Monday, April 05, 2010

Pace Egg Play and Morris Men

"Hapus Pasg" it said on the card, which is "Happy Easter" in Welsh.

I'm interested in this Easter-beginning-with-P thing because in French of course, it's Paques.

One of the many interesting but not terribly useful things I learned at university was that the word Easter comes from the Old English Eostre so we don't have that Easter-beginning-with-P thing because we got the word Easter from the German root.

If you're still awake, I will get round to what I wanted to tell you about, which was a Pace Egg Play. And of course "Pace" in this context means "Easter".

Years and years ago, when mylovely cousin Lynda was still alive and I was nobbut a teenager, we went with all my favourite Barrow-in-Furness relatives to see a Pace Egg Play on Easter Monday on the Furness Peninsula in the Lake District.

They are still performed today - they are a strange mixture of ancient fertility plays to do with the coming of Spring, with a bit of Christianity and a bit of the Crusades thrown in. There are stock characters - - St George, patron saint of England, of course, and the Doctor, and the Black Prince, and the King of Egypt. The scripts are very old and generally in rhyming verse. One of the characters will generally kiss some female members of the audience, and they may well have babies the following year.

The actors all have their faces blacked - - or they did when I saw it. There was a bit of a fuss in recent years as some people thought that "blacking up" might be racist - - well, of course, it's not at all, it's a ancient tradition and I think it's because you're not supposed to recognise, say, the local shoemaker because he is now playing the King of Egypt.

When I saw it, those taking part took a perverse delight in kissing any young attractive female members of the audience, and smudging as much black onto them as possible.

And, as with all these ancient Mummers' plays and Morris dances, it was performed several timed during the day, and always - with a strong lack of coincidence - outside a different pub.

So a large quantity of beer was generally consumed during the course of it all and by the end of the day the kissing was distinctly more affectionate and the lines of the play distinctly more approximate.

It was great fun and very entertaining, and a distinctly enjoyable, if wildly inaccurate, rendition of some of the greater moments of English history.

Oh, let's finish with some Morris dancing now, shall we?



I love this kind of thing. It's been going on for hundreds and hundreds of years and perfectly captures the glorious eccentricity of the British character. And yes, it's still perfectly legal.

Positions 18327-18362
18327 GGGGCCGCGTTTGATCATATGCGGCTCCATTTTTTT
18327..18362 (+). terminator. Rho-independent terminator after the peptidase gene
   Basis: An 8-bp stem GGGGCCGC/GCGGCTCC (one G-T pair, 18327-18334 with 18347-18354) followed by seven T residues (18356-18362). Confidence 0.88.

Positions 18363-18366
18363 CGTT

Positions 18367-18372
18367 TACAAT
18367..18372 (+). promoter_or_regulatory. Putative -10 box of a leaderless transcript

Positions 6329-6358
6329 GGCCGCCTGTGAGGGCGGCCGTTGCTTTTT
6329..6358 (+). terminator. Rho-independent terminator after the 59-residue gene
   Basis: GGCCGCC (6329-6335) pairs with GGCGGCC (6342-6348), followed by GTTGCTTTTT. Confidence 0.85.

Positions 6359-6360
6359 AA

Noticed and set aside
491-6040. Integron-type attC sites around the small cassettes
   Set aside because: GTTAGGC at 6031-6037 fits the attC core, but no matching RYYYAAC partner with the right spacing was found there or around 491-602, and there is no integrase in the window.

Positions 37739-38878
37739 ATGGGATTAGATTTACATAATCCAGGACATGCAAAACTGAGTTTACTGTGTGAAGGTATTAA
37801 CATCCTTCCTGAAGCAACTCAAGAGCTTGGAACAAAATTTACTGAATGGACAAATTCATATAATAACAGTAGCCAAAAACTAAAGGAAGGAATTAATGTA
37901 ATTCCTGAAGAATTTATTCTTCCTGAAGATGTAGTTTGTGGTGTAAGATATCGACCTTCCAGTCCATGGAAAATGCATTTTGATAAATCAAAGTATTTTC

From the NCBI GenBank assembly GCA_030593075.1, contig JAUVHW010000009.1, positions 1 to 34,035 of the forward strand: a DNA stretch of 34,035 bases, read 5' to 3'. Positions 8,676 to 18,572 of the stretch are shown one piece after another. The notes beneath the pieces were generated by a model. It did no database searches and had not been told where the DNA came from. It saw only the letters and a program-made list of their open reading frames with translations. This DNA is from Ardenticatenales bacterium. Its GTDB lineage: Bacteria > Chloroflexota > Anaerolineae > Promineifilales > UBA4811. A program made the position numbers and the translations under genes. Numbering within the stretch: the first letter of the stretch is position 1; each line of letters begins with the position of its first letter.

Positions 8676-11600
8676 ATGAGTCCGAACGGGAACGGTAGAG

6 Comments:

Blogger rhymeswithplague said...

This comment has been removed by the author.

6:05 pm  
Blogger rhymeswithplague said...

The Easter-beginning-with-a-P thing is not really French as the Spanish call Easter Pascua. It goes all the way back to the Jewish Passover which is really Pesach in Hebrew and relates it to the Old Testament paschal lamb, Jesus being the New Testament equivalent. That is, in the OT, Yahweh said to the Israelites, "When I see the blood [of the slain lamb] [on your doorposts], I will pass over you [and your children will not die like those of the Egyptians this night" versus, in the NT, John the Baptist said to the crowds, "Behold the Lamb of God that takes away the sin of the world."

Also, the word Easter is much more akin to the pagan god Ishtar and the pagan goddess Ashtoreth (spring, fertility) than many Christians would like to admit. I think we should call it Resurrection Day instead.

6:11 pm  
Blogger rhymeswithplague said...

But the Morris dance is nice, too.

My verification words for this and the previous comment both start with a p.

6:15 pm  
Blogger Jennyta said...

There are quite a few welsh words that are similar to French euqivalents.

7:01 pm  
Blogger Katherine said...

"the lines of the play distinctly more approximate."
I love that line! Great post! I have never seen Morris dancing. One of the disadvantages of this watered- down existence in the colonies.

9:43 pm  
Blogger Yorkshire Pudding said...

DAPHNE - To explain the nasty "Anonymous" contributor on my blog. Recently I came across a blog called "...Is a C**T!" in which people - celebrities, politicians etc. were run down and labelled "C**TS". I left a comment in which I said that this was most unpleasant and not at all amusing and couldn't the architect and contributors find better things to do with their time? That's why the little moron keeps leaving those nasty comments. My policy is no response - simply delete. Why should I give even a whiff of oxygen to such unpleasantness?

12:39 am  

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